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CMP101 - Composition 1 - Clarkson: Research & Writing

Finding Sources

Stop searching and start finding. Search most of our resources at once and find what you need.

SNAP search

Use the EDS limiters to narrow down your results by selecting source types, subjects, date ranges and more. These limiters will be located on the left side of your results.

You can also use the Advanced Search to refine your search results. 

eds advance search

The TX All Text option will give you more results by searching the full-text of the document for your search terms. Use caution with the other options in this list, they may not do what you think they should. For most searches, it's best not to select an option. Use the TX option when you don't get any or many results.

The NSCC Libraries subscribe to over 100 databases covering a variety of subjects, formats, and types. Our new Snap Search will search many of these at once, however, there are times when it makes more sense to go into a specific database for information. If you don't find what you need under the Search tab in this box, try one of the links below.

Access to many of the database links on this guide requires NSCC authentication - users must sign in with their NSCC My Northshore (formerly Pipeline) username & password

If you want to place any library materials on hold, request a book from another library, or check out any physical library materials out you will need to have your NSCC ID card.

Stop by the Student Life Office in Danvers (DB 132) or Lynn (LW 171) with a current class schedule and a picture ID to get an NSCC ID.

When researching topics for a paper or project, it's important to keep track of the sources you use. The easiest way to do this is to email a source to yourself in the database. This way whenever you come across a source you think you might want to use, you email it and have a record of the source and a way to get the citation when you need it. Most of our databases have an option to email when you're looking at an article, book, or video.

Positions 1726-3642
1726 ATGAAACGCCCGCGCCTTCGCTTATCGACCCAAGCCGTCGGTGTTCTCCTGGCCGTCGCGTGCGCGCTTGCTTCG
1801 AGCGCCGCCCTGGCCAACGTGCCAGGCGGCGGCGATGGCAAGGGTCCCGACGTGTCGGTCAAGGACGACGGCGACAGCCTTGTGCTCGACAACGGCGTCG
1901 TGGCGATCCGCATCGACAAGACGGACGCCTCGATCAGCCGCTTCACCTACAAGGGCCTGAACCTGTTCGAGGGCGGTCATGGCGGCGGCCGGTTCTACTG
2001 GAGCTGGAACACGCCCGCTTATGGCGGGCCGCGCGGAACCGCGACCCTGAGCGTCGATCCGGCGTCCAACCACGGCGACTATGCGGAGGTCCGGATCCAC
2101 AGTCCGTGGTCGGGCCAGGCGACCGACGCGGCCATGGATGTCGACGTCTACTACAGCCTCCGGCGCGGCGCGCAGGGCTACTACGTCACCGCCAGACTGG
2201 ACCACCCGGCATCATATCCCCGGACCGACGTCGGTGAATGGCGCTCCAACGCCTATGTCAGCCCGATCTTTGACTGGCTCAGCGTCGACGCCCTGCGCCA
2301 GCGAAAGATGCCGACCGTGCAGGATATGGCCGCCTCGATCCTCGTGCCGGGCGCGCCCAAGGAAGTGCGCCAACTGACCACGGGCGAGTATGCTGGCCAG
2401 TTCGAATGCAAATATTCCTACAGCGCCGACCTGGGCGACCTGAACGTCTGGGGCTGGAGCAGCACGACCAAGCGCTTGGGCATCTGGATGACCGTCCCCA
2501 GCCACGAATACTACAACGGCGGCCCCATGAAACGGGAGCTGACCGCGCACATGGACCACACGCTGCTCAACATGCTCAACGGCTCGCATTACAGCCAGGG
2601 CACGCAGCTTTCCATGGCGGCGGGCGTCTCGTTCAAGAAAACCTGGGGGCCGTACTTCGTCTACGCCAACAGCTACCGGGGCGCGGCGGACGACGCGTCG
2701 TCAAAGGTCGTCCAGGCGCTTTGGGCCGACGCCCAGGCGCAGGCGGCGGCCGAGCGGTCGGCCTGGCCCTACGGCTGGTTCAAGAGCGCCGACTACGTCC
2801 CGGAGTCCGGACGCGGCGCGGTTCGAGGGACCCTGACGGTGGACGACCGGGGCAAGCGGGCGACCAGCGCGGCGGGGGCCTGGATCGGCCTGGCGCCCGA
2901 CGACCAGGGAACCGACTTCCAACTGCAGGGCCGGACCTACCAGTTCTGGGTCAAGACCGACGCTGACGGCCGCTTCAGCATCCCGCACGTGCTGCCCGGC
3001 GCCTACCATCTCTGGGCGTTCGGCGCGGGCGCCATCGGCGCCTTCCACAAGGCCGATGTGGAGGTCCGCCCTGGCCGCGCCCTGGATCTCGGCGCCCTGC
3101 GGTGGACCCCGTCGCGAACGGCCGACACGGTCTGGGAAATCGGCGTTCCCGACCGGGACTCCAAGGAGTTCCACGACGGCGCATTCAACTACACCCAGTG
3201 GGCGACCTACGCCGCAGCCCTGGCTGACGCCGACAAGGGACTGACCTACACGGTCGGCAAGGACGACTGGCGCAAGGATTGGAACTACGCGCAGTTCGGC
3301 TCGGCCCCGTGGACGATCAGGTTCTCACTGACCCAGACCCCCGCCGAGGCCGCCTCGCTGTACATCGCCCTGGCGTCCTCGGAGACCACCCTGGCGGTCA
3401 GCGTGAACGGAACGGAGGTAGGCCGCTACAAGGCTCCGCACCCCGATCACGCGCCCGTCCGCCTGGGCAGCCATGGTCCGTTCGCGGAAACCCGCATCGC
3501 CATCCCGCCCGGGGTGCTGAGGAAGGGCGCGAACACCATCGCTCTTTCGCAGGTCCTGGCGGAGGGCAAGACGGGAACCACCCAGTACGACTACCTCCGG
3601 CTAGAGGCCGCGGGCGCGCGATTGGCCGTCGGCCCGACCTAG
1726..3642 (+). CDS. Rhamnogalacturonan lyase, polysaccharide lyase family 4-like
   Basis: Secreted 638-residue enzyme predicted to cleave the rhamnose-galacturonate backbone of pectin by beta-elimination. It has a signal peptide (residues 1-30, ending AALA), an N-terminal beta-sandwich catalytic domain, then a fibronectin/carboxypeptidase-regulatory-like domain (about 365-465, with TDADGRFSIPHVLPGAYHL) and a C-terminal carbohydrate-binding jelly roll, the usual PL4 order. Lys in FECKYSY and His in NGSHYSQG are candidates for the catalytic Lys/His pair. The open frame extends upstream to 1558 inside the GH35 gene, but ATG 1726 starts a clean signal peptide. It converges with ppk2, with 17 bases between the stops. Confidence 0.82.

Expository Writing

Expository writing includes most forms of essays, each having its own approach. Use the Library's databases to find credible information on your topics. Different paper formats are listed in this box to help you understand the best approach.

Follow these research steps for best results:

1. Identify key concepts

Use dictionaries and encyclopedias to define your concepts and generate search terms

2. Gather background information to understand the problem

Use encyclopedias and books to explore the larger topics, history, and issues related to your concepts.

3. Find supporting data 

Search for other research on your topic in articles from our databases.

Cause and Effect essays focus on why things happen (causes), and what happened as a result (effects).  

Researching these types of topics involve several steps.

  • Begin by establishing the existence of the situation, and describe the history of the problem.
  • Explain the significance of the situation.
  • Focus on the main causes.
  • Convince your audience that your evidence is credible.

Compare and contrast essays are very common. This technique is used to show how things are similar or different. There must be a significant basis for comparison to make the paper interesting. Your paper should focus on the common elements whether they are the similarities or differences. Analyze your topics; how they compare or relate to each other. Evaluate these differences. Determine your emphasis by selecting points of discussion.

Remember to keep your audience in mind.

compare and contrast